Confident Obama not satisfied with his 'best week ever'

Confident Obama not satisfied with his 'best week ever'
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President Obama said Tuesday he is not letting his foot off the gas pedal following a string of victories some are calling his "best week ever."

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Obama said he plans to harness momentum from wins at the Supreme Court and in Congress to complete the unfinished business left on his agenda.

“The list is long,” Obama said during a press conference with Brazilian President Dilma Rousseff. “We are going to squeeze every last ounce of progress that we can make as long as I have the privilege of holding this office.”

Although he acknowledged some items would be “left undone,” Obama cited bipartisan criminal justice reform, a long-term highway bill and implementing a sweeping new rule on overtime pay as some of his top remaining goals before he leaves office in January, 2017.

Obama has exuded confidence since he racked up a series of wins last week that helped cement some of his key legacy achievements.

The Supreme Court upheld a central provision of his signature healthcare law and legalized same-sex marriage nationwide. Congress, meantime, passed a package of trade bills that are at the top of the president’s second-term economic agenda.

The president also delivered an impassioned call for America to confront gun violence and racism last Friday during an emotional eulogy for one the nine victims of a mass shooting at a historic black church in South Carolina.

Obama’s week of wins was only stopped by an unfavorable Supreme Court ruling Monday against his administration’s rules governing toxic emissions from coal-fired power plants.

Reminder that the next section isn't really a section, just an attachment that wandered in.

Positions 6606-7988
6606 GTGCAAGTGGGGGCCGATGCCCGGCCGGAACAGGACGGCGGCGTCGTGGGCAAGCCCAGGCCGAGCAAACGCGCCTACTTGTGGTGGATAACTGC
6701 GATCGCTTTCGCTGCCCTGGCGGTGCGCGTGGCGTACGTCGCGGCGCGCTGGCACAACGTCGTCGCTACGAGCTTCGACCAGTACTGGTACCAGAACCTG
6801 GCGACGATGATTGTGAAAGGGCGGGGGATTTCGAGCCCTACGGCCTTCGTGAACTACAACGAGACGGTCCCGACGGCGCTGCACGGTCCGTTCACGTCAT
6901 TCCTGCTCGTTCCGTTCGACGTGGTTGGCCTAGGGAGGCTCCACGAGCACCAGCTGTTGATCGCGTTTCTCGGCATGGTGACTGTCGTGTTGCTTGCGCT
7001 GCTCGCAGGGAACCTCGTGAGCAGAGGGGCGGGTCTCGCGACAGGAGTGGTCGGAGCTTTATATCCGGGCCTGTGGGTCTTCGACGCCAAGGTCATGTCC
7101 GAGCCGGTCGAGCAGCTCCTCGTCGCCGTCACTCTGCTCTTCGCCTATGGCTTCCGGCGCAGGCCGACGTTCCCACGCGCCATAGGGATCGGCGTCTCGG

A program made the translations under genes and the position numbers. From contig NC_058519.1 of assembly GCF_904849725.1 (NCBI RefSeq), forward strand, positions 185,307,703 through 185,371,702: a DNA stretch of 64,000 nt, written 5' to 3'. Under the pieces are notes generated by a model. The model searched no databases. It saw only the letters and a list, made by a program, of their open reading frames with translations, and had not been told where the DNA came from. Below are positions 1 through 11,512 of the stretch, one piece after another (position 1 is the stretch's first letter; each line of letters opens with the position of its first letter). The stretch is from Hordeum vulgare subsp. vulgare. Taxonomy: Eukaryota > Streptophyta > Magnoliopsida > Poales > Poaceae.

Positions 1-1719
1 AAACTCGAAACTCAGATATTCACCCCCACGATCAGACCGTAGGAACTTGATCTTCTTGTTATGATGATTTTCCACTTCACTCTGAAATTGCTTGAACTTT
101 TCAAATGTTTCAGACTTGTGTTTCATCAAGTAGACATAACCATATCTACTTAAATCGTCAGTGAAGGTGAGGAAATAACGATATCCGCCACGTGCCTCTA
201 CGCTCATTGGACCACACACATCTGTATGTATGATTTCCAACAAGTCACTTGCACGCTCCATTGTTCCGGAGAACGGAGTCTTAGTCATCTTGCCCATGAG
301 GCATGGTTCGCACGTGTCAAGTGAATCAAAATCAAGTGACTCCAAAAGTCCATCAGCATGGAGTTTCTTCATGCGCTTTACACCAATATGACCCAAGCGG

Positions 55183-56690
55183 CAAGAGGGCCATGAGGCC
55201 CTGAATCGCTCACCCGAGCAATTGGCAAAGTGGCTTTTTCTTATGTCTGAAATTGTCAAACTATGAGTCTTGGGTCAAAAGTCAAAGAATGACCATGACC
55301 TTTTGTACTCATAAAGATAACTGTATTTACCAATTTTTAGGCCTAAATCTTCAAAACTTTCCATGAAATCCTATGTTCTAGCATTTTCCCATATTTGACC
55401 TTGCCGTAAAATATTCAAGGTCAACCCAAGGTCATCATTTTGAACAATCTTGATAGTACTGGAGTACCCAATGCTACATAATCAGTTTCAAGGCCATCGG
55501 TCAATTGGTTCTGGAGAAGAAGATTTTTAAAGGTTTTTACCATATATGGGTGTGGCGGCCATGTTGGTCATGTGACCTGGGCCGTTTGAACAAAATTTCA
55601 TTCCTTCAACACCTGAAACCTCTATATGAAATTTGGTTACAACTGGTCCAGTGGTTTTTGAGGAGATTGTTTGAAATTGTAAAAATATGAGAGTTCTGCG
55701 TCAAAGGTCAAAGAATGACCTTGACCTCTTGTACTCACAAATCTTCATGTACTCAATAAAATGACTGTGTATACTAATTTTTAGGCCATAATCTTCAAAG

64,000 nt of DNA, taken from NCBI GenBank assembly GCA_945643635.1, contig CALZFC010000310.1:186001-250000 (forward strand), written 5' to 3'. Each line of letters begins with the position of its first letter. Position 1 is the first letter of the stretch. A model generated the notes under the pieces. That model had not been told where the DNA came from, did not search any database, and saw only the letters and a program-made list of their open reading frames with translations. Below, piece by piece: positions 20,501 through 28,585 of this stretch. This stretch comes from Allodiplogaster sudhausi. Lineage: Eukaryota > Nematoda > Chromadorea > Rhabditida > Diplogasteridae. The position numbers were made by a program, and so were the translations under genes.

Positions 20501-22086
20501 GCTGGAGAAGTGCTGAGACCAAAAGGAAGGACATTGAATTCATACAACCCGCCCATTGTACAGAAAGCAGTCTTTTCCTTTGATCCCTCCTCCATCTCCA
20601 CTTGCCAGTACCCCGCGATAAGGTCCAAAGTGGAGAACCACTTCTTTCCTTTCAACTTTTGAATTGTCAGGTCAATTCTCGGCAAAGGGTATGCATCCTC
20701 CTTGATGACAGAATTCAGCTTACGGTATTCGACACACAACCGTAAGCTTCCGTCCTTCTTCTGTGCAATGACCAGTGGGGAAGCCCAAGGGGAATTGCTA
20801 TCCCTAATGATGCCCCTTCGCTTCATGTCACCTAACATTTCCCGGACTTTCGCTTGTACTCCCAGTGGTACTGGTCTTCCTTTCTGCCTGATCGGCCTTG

After being dogged for months by concerns about the growing threat posed by the Islamic State in Iraq and Syria (ISIS) and other domestic challenges, Obama’s image has improved. His approval rating ticked up to 50 percent for the first time in two years, according to a new CNN/ORC poll.

“I feel pretty excited about it,” Obama said of his remaining time in office. “I might see if we can make next week even better.”

Obama’s loose demeanor was on display on Tuesday. Told by a reporter that some have called last week his best ever, the president demurred.

“I will tell you,[the best week] was marrying Michelle. That was a really good week,” he said. “Malia and Sasha being born, excellent weeks. There was a game where I scored 27 points.”

Obama, who has sometimes had a cool relationship with the White House press corps, joked that he would not mind taking more questions from reporters.

“I love press conferences. It's my press team that's always holding me back,” he said. “I want to talk to you guys every day.”

Obama then turned to his press secretary Josh Earnest, who was sitting in the front row, and said, “sorry, Josh.”

The president also said it was “pretty cool” the White House was lit up rainbow colors the evening of the Supreme Court’s ruling on same-sex marriage, although he did not get a chance to see the lights himself.

“To see people gathered in an evening outside on a beautiful summer night and to feel whole and to feel accepted and to feel that they had a right to love, that was pretty cool,” he said. “That was a good thing.”